When Jim Parsons first graced our TV screens as Sheldon Cooper in The Big Bang Theory, he had a style all his own. Neurotic but endearing, Sheldon boasted a Mensa-recognized intellect. He arrogantly flaunted this intellectual superiority as undisputed fact, yet still managed to come off as a lovable sitcom character — one who was generous with the unique information stored in his cranial crevices. Of course, we're talking mostly about scientific data involving wormholes and string theory, because Sheldon is a theoretical physicist at Caltech.
Sheldon was also riddled with anxiety and socially inept. But it didn't matter, because he was academically brilliant. And he certainly had no time to pursue anything romantic.
Sheldon wasn't even interested in going down that laborious romantic road of inevitable doom, and displayed little to no understanding of the adult relationships that surrounded him, such as Leonard (Johnny Galecki) and Penny (Kaley Cuoco), or Howard Wolowitz (Simon Helberg) and long-time love Bernadette (Melissa Rauch). Sheldon existed in a perfect bubble of childlike comfort, peeking out occasionally to attend a Star Wars convention or some other geek-o-rama. Otherwise, he couldn't even be bothered to leave his sacred spot on the couch, a place where he could live in the comfort of his own brilliant and self-satisfied mind.
Then in the fourth season, Sheldon began a relationship with neurobiologist Amy Farrah Fowler (Mayim Bialik). Although this development was contrary to Sheldon's presumed asexuality, audiences bought this story arc because it didn't actually involve any romance. Instead, their union was characterized by Sheldon's extreme neurosis, such as the infamous “Relationship Agreement” to verify the ground rules of being boyfriend and girlfriend.
Within these rather strict and impersonal rules, Sheldon and Amy's coupling seemed like little more than an elementary school relationship comprised of sweet glances and hand holding. But upon closer inspection, Sheldon's dynamic with Amy was adorable in a fascinating way; they bickered like an old married couple, and enjoyed a genuine friendship that felt unique to sitcom television — because it wasn't about sex. It wasn't the tired "Ross and Rachel" storyline from Friends. That is, until it was.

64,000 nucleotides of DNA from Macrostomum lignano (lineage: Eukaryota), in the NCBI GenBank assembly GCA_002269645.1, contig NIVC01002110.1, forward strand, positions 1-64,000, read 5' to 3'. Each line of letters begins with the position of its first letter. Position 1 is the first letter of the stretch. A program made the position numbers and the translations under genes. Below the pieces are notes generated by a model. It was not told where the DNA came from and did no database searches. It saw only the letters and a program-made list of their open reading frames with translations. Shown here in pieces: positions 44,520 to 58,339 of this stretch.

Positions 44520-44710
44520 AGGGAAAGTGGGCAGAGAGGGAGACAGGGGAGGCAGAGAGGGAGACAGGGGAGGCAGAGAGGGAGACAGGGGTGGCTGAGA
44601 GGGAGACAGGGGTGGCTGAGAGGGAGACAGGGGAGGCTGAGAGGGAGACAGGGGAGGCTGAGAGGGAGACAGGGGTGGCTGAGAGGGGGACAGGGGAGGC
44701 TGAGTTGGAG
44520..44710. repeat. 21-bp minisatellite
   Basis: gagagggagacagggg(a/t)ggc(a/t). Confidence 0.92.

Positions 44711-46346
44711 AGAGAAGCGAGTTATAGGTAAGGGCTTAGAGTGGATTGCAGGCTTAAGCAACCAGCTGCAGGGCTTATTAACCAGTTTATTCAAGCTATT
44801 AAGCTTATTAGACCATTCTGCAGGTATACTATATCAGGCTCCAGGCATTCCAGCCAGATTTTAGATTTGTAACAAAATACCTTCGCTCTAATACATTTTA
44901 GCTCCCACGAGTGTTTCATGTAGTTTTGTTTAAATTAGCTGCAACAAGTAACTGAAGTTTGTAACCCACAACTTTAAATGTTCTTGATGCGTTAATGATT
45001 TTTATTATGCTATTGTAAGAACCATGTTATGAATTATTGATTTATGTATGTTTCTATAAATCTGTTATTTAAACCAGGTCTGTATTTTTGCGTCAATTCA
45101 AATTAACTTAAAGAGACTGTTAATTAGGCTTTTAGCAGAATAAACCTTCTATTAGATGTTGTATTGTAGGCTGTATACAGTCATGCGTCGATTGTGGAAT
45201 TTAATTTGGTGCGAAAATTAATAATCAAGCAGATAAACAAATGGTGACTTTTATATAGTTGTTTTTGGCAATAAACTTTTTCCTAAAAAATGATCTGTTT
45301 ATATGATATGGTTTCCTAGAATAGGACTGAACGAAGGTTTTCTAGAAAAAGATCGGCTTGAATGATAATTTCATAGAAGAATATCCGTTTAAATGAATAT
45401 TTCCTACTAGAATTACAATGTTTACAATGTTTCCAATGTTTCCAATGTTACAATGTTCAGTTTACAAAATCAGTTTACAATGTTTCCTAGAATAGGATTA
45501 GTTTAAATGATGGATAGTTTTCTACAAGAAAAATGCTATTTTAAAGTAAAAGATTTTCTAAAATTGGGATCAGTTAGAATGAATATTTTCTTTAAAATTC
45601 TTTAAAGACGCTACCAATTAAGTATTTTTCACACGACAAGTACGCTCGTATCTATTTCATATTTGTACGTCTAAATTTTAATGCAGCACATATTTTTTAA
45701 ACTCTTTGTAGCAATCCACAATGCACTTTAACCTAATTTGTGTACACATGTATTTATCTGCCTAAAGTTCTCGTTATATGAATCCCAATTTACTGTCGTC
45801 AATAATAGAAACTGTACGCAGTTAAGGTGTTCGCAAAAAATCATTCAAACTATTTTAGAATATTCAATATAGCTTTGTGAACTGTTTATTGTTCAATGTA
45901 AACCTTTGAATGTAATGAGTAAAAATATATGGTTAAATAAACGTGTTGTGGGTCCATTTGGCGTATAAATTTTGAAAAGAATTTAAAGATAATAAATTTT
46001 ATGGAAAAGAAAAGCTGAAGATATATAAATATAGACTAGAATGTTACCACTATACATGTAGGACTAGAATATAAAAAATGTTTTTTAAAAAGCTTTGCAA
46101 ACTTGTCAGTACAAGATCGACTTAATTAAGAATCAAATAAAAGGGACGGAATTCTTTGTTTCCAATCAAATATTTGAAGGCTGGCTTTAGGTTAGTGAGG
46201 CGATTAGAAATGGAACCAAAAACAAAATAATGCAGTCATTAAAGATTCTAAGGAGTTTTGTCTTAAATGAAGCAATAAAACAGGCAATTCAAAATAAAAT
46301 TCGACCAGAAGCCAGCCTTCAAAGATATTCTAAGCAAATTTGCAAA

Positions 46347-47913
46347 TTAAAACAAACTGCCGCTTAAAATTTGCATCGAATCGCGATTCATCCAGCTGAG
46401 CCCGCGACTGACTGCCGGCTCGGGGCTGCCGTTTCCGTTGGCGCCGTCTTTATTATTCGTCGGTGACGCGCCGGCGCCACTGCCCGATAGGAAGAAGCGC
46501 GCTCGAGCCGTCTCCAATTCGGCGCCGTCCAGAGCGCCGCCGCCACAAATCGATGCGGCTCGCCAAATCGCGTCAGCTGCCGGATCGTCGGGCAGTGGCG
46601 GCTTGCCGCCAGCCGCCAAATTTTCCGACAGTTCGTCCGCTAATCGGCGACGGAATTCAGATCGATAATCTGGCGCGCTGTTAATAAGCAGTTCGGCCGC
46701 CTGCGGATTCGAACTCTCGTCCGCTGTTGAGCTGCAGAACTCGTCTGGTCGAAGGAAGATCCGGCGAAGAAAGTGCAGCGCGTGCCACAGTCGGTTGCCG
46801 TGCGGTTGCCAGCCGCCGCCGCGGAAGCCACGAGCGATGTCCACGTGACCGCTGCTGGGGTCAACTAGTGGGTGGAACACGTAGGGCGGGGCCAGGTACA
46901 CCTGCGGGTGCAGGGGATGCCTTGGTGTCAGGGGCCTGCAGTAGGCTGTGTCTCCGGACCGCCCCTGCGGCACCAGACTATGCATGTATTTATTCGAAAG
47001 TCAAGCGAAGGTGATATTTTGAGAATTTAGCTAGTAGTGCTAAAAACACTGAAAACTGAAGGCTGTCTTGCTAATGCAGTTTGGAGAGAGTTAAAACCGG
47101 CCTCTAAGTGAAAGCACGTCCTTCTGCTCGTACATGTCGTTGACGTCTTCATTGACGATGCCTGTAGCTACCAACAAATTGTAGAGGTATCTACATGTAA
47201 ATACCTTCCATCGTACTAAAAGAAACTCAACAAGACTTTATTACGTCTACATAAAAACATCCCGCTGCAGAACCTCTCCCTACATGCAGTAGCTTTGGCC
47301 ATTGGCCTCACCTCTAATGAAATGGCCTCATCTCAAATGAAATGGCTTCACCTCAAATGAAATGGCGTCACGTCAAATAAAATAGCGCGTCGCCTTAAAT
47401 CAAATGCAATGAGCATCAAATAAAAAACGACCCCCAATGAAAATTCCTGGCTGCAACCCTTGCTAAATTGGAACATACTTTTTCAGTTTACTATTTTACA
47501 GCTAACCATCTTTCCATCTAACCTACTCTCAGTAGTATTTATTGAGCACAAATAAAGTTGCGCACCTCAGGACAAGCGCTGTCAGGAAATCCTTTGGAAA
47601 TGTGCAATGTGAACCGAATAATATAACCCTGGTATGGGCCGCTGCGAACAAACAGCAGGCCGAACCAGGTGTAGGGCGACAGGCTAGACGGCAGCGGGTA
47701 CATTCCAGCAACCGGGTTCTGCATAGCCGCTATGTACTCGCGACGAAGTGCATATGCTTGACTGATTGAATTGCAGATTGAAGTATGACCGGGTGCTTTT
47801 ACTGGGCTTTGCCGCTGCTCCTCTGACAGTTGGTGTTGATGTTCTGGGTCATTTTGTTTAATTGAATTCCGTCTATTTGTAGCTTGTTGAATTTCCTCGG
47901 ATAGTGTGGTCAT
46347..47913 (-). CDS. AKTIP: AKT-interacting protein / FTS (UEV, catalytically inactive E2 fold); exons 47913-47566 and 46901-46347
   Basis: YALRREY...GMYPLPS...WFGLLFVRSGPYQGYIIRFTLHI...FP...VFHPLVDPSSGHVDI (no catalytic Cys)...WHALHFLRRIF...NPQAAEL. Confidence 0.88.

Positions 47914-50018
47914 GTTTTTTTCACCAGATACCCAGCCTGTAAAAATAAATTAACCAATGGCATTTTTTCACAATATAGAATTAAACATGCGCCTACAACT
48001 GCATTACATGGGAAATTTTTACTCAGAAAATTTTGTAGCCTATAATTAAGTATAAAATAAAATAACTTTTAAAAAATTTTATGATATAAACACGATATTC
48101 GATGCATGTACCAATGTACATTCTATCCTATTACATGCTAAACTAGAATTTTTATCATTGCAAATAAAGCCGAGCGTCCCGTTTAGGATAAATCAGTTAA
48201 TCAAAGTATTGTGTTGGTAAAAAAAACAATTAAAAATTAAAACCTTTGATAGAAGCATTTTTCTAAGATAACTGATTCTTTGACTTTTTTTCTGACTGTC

Along with milestones that felt appropriate to the show, like Sheldon listing Amy as his emergency contact, and telling Amy that if he were ever stranded on Mars, she'd be the only person he'd want to be stuck with, he started to do things that suggested a frightening and full-on personality transplant. He said the words "I love you" out loud. He "wooed" Amy when they broke up, and got jealous when other men came into the picture. Essentially, Sheldon became Ross Geller.
And then came the sex.
Sheldon and Amy's relationship went to the next level in "The Opening Night Excitation," which aired last December. This is a very strange episode in that it's absolutely not about science, but instead focused on the new Star Wars movie release, and Amy's birthday — which happen to fall on the same day. After Obi-Wan Kenobi visits Sheldon in his dreams and talks sense into him, Sheldon decides to spend Amy's birthday with her instead of seeing the movie with the guys. He also decides to give Amy a special birthday present: the "gift" of his genitals.
This "coitus," as Sheldon refers to it, is momentous for The Big Bang Theory. It also never should have happened.
Post-coitus, Sheldon enjoys himself like any regular guy would. The problem is that Sheldon is not regular. He was always so wonderfully irregular. He was among the most delightfully peculiar TV characters in modern memory, along with Kramer (Michael Richards) in Seinfeld, April (Aubrey Plaza) in Parks and Recreation, and Tina Belcher (voiced by Dan Mintz) in Bob's Burgers.
Now that Sheldon has lost his virginity, The Big Bang Theory will not go down in history for introducing a fantastic asexual character whose passion for science was the core of his very existence, and whose personal life was on the backburner where it belonged. The show will be remembered for re-writing said character as a guy's guy whose future will probably include marriage, and all that boring "adult" stuff that screams normality.
The Big Bang Theory returns for a 10th (and maybe final?) season this fall. And when it does, we'll likely have a Sheldon we barely recognize. He's already less obsessed with scientific theory, looser in how he carries himself, more jokey and less ignorant of humor and sarcasm. This is not the neurotic Sheldon we know and love. Suddenly, there is very little that sets The Big Bang Theory apart from other sitcoms.
And that's why I hope this is the show's final season. The Big Bang Theory frankly needs to end — because it's no longer fulfilling the premise that it so boldly introduced when it began.